Elon Musk recently rolled out an ambitious plan for how SpaceX will hopefully lead the charge to colonize Mars, and one component of that plan was fueling and refueling ships in space. It cuts down on costs (since the object isn’t as heavy at launch), and could make reusable space tech even easier to use. But NASA has a few concerns with the company’s first step toward that vision.
The U.S. space agency’s Space Station Advisory Committee has chimed in noting refueling is a “hazardous operation” that should definitely not be performed with people nearby, according to the Wall Street Journal. SpaceX had announced plans to start fueling its Falcon 9 rockets with astronauts on board, because the super-cool propellant the company uses means there’s a tight window between fill-up and launch, and loading while fueling speeds up the process.
The typical approach is to fuel the craft, wait a few hours, then board the passengers once fueling is complete — just in case there is an accident or problem during the process. Air Force Lt. General Thomas Stafford, chair of the advisory committee, worries SpaceX’s plan could make the dangerous proposition of space flight even more dangerous. For what it’s worth, SpaceX says it has reviewed all the potential pitfalls, and the company still believes it has "designed a reliable fueling and launch process that minimizes” risk (including an abort system designed to blast the crew capsule away from danger in the event of an explosion).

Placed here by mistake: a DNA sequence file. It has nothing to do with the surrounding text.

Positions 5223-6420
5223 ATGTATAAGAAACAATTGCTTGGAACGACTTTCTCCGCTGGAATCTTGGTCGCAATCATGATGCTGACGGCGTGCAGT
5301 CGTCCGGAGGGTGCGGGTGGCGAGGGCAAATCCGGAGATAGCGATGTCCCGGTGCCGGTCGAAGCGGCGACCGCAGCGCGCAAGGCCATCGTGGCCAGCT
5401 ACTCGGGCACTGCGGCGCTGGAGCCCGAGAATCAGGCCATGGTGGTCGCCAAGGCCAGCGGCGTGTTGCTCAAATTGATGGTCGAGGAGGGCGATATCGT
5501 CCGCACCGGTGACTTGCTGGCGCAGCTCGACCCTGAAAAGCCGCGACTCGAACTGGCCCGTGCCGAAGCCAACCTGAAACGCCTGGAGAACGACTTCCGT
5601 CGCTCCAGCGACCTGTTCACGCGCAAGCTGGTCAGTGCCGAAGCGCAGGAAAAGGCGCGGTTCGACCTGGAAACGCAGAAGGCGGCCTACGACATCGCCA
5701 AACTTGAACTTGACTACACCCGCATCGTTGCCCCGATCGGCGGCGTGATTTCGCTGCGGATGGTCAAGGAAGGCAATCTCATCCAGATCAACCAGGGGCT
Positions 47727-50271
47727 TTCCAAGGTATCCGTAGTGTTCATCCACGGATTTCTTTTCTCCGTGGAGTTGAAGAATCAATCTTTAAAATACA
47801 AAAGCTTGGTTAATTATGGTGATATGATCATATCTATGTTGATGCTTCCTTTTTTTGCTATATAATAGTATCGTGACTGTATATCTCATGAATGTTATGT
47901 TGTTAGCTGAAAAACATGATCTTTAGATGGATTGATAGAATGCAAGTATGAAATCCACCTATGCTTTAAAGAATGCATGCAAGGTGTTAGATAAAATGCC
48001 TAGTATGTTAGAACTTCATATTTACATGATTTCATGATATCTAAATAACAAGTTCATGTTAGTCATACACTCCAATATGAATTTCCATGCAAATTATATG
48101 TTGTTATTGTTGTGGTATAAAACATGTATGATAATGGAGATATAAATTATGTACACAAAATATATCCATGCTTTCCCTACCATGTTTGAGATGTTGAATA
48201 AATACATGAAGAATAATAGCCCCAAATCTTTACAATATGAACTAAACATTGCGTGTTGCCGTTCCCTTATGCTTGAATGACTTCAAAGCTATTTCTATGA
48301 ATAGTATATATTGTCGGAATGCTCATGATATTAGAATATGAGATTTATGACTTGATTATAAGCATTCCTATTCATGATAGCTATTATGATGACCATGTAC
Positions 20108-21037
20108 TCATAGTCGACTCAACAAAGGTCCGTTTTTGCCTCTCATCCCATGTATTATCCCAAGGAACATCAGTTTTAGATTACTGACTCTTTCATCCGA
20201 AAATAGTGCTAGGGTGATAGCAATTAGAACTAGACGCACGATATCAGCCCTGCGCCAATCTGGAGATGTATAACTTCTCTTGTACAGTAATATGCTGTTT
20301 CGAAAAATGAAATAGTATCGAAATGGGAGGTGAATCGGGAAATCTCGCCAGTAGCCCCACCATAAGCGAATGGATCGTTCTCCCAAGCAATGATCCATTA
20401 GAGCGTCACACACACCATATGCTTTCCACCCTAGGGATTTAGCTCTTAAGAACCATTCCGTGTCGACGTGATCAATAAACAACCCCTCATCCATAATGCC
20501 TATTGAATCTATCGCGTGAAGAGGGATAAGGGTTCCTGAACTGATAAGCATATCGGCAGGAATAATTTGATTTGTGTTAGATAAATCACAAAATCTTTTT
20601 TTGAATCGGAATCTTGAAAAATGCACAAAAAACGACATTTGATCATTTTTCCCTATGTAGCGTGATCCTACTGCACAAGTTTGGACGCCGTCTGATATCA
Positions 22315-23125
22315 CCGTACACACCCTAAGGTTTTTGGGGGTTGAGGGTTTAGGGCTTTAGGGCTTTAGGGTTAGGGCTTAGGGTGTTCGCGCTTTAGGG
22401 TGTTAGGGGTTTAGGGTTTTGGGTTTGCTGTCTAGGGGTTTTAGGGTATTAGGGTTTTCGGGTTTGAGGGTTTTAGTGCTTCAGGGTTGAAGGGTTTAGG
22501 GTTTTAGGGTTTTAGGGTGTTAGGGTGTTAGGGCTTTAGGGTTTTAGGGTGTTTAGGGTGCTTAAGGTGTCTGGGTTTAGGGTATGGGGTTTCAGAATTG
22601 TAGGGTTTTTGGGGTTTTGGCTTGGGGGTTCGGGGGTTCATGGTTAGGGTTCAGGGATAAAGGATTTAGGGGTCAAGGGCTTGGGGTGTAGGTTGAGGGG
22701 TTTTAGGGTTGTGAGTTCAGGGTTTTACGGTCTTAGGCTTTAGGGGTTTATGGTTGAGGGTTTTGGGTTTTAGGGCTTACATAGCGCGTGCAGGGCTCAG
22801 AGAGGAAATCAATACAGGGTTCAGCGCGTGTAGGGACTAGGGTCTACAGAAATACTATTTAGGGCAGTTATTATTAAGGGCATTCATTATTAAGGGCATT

Looking to the future, SpaceX wants to actually refuel its Mars transport ship while in space, and you’d think NASA might also have some concerns about that down the line, too. Especially if astronauts are literally trapped on said craft with no obvious means of escape in case of a problem. So yeah, there’s still a lot of stuff to figure out. Space is hard, y’all.